Don't Dismiss the Dandelion

From by Casey Seidenberg
Don't Dismiss the Dandelion

In our house, summer with tween boys means refilling water bottles, washing sweaty sports clothes and constant reminders of the family tech rules. On the flip side, summer with a 4-year-old girl means chasing fireflies, blowing bubbles and coloring with pink sidewalk chalk. I often feel like I am in the middle of an extended tennis rally, bouncing from a serious sports debate with a tween boy to a lighthearted discussion about which princess dress I like best. The joys of parenting!

Since the boys don’t love to paint pottery and my daughter doesn’t beg to hit the batting cages, as a family we have had to get creative to find activities that satisfy everyone. One of our favorites is to take a hike. The woods provide neutral territory where older boys and pint-size girls can have fun together.

On a hike this summer, we discovered a colossal patch of dandelions. My daughter made wishes by blowing the dried seeds into the wind. The boys smeared each other’s faces with the still yellow flowers. And I picked the leaves for dinner. My family looked at me like I was nuts.

But I love dandelion greens. They are so much more than a weed. They are a nutrient-rich leafy green that adds flavor and nutrition to any soup, salad or dinner. Dandelion greens have been shown to strengthen the immune system, build bones and combat spring allergies by providing a plethora of minerals such as iron and calcium, vitamins A, C and K, protein and chlorophyll. What’s not to love?

Every part of the dandelion is useful: the root for tea, the leaves in pesto and other recipes, and the flower as a traditional yellow dye in textiles and handcrafts. If you have little kids, help them draw pictures with the yellow dandelion flower, or tell them that when blown, the dried seeds can travel in the air for up to five miles. Not bad for an everyday weed.

There are so many ways to eat dandelion greens, but the biggest hit of our summer has been dandelion greens pesto. Your kids might find it pretty cool to eat a commonplace weed, although perhaps you should buy them at the grocery store unless you are certain the ones you find in the ground haven’t been sprayed, polluted or christened by the neighborhood dog.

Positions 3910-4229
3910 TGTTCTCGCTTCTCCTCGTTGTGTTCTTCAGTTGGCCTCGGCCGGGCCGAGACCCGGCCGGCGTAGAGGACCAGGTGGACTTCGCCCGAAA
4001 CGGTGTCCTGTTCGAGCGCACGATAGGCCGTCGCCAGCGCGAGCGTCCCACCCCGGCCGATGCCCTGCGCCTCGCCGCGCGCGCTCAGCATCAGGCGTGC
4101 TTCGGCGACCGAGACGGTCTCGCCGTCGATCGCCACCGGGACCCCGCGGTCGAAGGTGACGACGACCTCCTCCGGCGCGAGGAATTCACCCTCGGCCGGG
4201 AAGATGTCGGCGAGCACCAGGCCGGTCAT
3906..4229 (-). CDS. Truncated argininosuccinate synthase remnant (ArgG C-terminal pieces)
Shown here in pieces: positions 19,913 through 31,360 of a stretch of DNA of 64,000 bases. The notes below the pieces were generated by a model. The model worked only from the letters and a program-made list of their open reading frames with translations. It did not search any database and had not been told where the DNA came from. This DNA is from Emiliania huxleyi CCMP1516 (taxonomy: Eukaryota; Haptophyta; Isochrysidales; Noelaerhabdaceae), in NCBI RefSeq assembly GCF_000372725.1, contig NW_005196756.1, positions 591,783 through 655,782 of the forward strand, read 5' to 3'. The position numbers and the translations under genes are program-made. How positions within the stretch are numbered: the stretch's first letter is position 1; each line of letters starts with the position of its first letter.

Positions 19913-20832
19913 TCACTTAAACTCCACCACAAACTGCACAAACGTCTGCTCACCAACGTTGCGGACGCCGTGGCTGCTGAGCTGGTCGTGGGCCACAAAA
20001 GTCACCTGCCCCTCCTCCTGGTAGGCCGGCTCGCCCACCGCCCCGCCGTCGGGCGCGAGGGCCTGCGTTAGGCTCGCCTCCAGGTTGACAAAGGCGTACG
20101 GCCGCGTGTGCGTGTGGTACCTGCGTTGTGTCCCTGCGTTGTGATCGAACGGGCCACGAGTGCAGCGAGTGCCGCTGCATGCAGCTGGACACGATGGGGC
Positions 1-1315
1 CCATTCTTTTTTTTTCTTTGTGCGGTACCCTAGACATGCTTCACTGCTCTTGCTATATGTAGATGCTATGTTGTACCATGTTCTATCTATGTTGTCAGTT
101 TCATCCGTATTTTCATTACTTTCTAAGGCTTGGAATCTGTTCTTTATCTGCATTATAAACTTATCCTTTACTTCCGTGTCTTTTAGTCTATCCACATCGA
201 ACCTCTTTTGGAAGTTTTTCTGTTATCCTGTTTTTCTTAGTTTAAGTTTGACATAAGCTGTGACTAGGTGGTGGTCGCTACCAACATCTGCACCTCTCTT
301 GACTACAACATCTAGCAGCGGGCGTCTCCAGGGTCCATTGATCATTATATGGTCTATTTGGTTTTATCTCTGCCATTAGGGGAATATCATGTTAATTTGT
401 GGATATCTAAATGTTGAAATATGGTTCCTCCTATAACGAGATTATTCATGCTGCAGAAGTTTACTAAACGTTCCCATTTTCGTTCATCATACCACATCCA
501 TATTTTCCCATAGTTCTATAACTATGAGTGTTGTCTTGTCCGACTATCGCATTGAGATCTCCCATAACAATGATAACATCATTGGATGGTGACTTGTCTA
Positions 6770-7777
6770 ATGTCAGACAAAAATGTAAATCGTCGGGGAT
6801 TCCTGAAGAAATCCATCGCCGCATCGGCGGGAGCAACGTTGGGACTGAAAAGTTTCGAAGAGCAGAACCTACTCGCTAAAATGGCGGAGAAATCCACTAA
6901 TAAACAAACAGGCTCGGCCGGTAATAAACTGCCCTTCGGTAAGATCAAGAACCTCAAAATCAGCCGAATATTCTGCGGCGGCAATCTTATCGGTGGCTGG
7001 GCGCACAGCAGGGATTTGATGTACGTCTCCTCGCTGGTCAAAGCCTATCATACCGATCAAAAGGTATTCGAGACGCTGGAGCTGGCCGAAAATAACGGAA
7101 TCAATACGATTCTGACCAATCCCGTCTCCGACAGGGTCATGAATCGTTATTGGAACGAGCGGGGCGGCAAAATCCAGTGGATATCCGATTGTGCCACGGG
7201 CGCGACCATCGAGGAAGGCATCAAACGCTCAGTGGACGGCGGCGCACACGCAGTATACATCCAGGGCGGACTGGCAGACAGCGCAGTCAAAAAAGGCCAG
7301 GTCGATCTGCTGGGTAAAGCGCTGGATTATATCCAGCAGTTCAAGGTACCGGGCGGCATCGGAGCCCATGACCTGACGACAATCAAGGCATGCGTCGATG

On a subsequent family hike, when we ran out of water, the boys clearly had the dandelion greens in mind when they asked me if there was nutritional value in drinking the water from Rock Creek. Very funny, guys.

Dandelion Greens Pesto, 4-6 servings; makes 2 cups (Recipe from the Super Food Cards)

The addition of spinach and basil in this lovely pesto helps cut the bitterness of the nutrient-dense dandelion greens.

Use it to top pasta, fish, meat or roasted vegetables. Spread it on pizza dough or add a dollop to soups. Toss it into a bean or grain salad. It's also good enough to eat straight from the jar.

Make Ahead: The pesto can be refrigerated in an airtight container, with a thin layer of olive oil on top, for up to 1 week.


  • 1 1/2 cups dandelion greens, stemmed
  • 4 cups spinach leaves
  • 1/3 cup packed basil leaves
  • 1 cup olive oil, plus more for storing
  • 3 tablespoons fresh lemon juice
  • 3 cloves garlic, minced
  • 1/2 cup pine nuts
  • 2/3 cup freshly grated Parmigiano-Reggiano cheese
  • 1 1/2 teaspoons sea salt


  • Combine the dandelion greens, spinach and basil leaves in a food processor; pulse to chop evenly.
  • With the motor running, gradually add the cup of oil to form a thick green paste. Stop to scrape down the bowl.
  • Add the lemon juice, garlic, pine nuts, cheese and sea salt. Puree for 2 to 3 minutes to form a fairly smooth pesto.
  • Serve right away, or transfer to an airtight container. Pour just enough oil to cover the surface; that will help preserve the pesto's color. Seal and refrigerate for up to 1 week.

Other ways to enjoy this leafy green:

  • Chopped and cooked in an omelet with some goat cheese and fresh pepper.
  • Sautéed in olive oil with garlic and red pepper flakes.
  • Sauteed and tossed with pasta
  • Blended in a smoothie with a sweet fruit such as a banana or mango.
  • Boiled as a concentrated tea (the root is especially good for this.)
  • As a replacement for kale, Swiss chard or any of the hardier greens in any recipe. 
  • Raw in a salad: toss with spinach, red leaf lettuce and basil to balance the spicier flavor of the dandelion greens.
  • Cooked with bacon. Bacon pairs well with dandelion greens as it has been shown to reduce the bitterness.

First published in the Washington Post on Thursday, August 27, 2015.